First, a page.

Posts Tagged ‘GPIO’

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I love hearing about how people are using the Pi-Stop to discover and learn, many thanks for sending me your stories of what you have got up to with them.

Remember you can now buy them directly from 4Tronix and also CPC Farnell.

I recently I was asked about using them with Python, well it was always my intention to produce a full Python workshop with the Pi-Stops, but I hadn’t quite got around to it.  Although there is the Python Pirate workshop, which I ran back on 29th Nov 2014, it used a rather specific python module for to make the Pi-Stop function as a lighthouse signal (lighthouse.py).

I decided it was about time I created a more general python module for the Pi-Stop.  So I have!

Check out the Pi-Stop Github for details and let me know how you get on with it (and feel free to add/request changes).  I shall add additional comments to the file and some additional tips on how to use it, but it should make a good starting point.

Get the module here: pistop.py

Note: It will work with the Raspberry Pi 2 (as well as Model+ versions – in all 6 locations).  But you will need the latest RPi.GPIO (version 0.5.11) for all the pins to work correctly.

Using the new Raspberry Pi 2 (or Model A+/B+) you can run up to 6 Pi-Stops independently, directly off the GPIO header.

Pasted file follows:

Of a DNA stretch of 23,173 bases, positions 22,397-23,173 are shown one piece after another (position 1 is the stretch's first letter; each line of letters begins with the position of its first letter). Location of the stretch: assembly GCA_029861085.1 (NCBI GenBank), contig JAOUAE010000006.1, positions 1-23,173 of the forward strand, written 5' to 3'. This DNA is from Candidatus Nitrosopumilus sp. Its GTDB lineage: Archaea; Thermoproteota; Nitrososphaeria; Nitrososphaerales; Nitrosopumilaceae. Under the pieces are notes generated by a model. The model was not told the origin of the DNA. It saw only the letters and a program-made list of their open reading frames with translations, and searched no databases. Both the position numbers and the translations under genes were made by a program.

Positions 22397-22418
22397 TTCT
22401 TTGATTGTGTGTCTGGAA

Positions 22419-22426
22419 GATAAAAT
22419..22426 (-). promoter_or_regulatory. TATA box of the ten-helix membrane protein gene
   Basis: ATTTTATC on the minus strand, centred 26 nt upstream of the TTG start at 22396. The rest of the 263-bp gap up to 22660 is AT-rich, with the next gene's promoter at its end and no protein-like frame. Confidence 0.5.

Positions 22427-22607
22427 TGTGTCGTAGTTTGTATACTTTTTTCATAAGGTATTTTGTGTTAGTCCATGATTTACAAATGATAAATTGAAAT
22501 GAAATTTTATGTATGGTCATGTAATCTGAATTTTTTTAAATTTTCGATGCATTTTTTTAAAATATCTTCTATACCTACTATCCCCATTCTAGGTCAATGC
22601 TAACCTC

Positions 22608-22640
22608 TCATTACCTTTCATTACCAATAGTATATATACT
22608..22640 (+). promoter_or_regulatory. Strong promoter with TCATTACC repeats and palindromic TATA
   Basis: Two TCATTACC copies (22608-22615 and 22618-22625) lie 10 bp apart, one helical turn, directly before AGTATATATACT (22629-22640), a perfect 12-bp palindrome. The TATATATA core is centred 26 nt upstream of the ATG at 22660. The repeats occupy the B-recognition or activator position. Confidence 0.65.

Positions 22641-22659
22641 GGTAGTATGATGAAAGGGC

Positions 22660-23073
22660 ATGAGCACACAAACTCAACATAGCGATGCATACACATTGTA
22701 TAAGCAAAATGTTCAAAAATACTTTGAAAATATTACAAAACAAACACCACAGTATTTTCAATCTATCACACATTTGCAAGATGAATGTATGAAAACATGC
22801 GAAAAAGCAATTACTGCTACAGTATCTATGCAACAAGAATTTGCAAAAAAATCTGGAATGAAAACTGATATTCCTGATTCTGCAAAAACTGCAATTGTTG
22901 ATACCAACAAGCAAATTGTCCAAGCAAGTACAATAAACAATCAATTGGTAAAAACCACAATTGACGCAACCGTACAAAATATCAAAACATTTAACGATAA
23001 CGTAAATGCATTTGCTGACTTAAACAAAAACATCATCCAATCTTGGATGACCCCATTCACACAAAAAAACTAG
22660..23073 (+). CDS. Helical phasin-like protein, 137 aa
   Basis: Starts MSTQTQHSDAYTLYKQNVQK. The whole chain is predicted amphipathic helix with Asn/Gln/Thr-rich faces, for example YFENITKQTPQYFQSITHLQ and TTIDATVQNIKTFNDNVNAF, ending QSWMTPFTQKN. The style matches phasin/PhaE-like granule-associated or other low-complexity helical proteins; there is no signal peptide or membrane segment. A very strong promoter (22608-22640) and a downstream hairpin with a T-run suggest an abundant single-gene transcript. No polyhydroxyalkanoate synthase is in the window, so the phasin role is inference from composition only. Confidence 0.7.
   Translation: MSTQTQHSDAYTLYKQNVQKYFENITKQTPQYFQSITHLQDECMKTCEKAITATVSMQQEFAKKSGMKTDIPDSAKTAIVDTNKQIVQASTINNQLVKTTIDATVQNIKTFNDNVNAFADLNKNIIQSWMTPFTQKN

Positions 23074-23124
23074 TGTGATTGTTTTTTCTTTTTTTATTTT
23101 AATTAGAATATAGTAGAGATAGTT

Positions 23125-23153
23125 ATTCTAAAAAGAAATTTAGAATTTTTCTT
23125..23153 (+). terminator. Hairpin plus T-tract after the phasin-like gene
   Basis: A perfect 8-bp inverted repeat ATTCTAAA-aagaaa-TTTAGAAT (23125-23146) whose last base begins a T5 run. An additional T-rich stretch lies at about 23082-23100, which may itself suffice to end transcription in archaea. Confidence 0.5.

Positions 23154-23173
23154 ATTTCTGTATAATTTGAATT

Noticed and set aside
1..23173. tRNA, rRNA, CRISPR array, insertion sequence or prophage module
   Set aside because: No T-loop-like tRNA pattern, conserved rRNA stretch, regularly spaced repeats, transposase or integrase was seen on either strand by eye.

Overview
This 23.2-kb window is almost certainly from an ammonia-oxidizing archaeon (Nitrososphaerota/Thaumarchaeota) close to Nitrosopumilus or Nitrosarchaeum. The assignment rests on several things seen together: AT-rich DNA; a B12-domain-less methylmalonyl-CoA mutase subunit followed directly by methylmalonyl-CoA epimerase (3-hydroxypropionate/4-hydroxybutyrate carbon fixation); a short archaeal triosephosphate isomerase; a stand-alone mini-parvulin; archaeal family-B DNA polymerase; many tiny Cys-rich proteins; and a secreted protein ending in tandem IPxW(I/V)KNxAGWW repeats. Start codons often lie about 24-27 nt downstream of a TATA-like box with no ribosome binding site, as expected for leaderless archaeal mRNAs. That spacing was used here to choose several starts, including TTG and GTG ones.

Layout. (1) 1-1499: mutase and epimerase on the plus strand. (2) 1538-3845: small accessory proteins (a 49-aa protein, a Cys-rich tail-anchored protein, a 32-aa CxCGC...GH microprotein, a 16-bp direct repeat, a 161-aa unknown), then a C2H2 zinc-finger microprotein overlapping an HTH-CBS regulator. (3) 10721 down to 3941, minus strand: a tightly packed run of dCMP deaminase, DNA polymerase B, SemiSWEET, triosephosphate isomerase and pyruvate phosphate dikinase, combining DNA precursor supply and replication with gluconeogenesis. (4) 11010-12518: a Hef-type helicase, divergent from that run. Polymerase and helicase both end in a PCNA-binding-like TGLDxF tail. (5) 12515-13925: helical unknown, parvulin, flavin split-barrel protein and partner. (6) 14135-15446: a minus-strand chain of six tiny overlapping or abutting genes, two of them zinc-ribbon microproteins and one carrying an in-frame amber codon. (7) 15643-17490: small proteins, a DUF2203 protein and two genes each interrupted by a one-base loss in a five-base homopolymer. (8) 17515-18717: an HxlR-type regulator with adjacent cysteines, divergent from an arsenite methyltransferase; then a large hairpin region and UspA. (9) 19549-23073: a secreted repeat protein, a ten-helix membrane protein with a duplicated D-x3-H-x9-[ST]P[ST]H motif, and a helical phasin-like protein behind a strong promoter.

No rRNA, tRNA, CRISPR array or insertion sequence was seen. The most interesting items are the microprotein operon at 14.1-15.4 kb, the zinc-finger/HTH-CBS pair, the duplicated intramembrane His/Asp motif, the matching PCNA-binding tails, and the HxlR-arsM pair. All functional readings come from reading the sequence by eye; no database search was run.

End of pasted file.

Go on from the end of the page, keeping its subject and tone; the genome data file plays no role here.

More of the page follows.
When I get chance I’ll start writing some workshops which make use of it, as well as one which explains how it is constructed.

Enjoy!

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I’m pleased to announce the Pi-Stop is now available to pre-order from the 4Tronix.co.uk shop.

http://4tronix.co.uk/store/index.php?rt=product/product&product_id=390

The Pi-Stop

 

Take a look at the product page on the 4Tronix site for more details, or on my site, or take a look at the resources available via GitHub (contains a range of workshop materials and resources available to use or adapt for your own needs).

I look forward to sharing this exciting new add-on with everyone!

Sometimes it can be simple.

Posted: January 30, 2013 in Guides
Tags: , , , ,

I’ve been writing some GPIO control stuff recently using a few different languages and tonight it was the turn of python.
Now from using different languages I’ve grown accustomed to using the BCM references for the GPIO pins.  However as some of you may know, these differ slightly between Rev1 and Rev2 of the boards so it is important to ensure your code matches and is easily adapted for the board you are using.

Pinout for Rev1 and Rev2 RaspberryPi

Diagram includes BCM GPIO references (GPIO.BCM), common functions, Header GPIO references, and Pin numbers (GPIO.BOARD).

An easy solution is simply to use a define for each and edit the code accordingly.  But for python I’d often heard it suggested to automatically detect the revision of the board, which seems very sensible to me.

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Making circuits and trying things out shouldn’t be difficult and with a few basic items you can get started straight away!

Prototype of H-Bridge Motor Controller on a Breadboard

Prototype of H-Bridge Motor Controller on a Breadboard (as featured in MagPi Issue 8)

 

For more information take a look at the:

Guide to…Breadboarding

Adafruit’s Pi T-Cobbler

I recently received the Pi T-Cobbler, a very convenient way to interface with the Raspberry Pi.  It takes the GPIO header and breaks it nicely out into two neatly labelled rows and plugs directly into a breadboard.

Pi-TCobbler Supplied By AdaFruit

Pi T-Cobbler Supplied By AdaFruit

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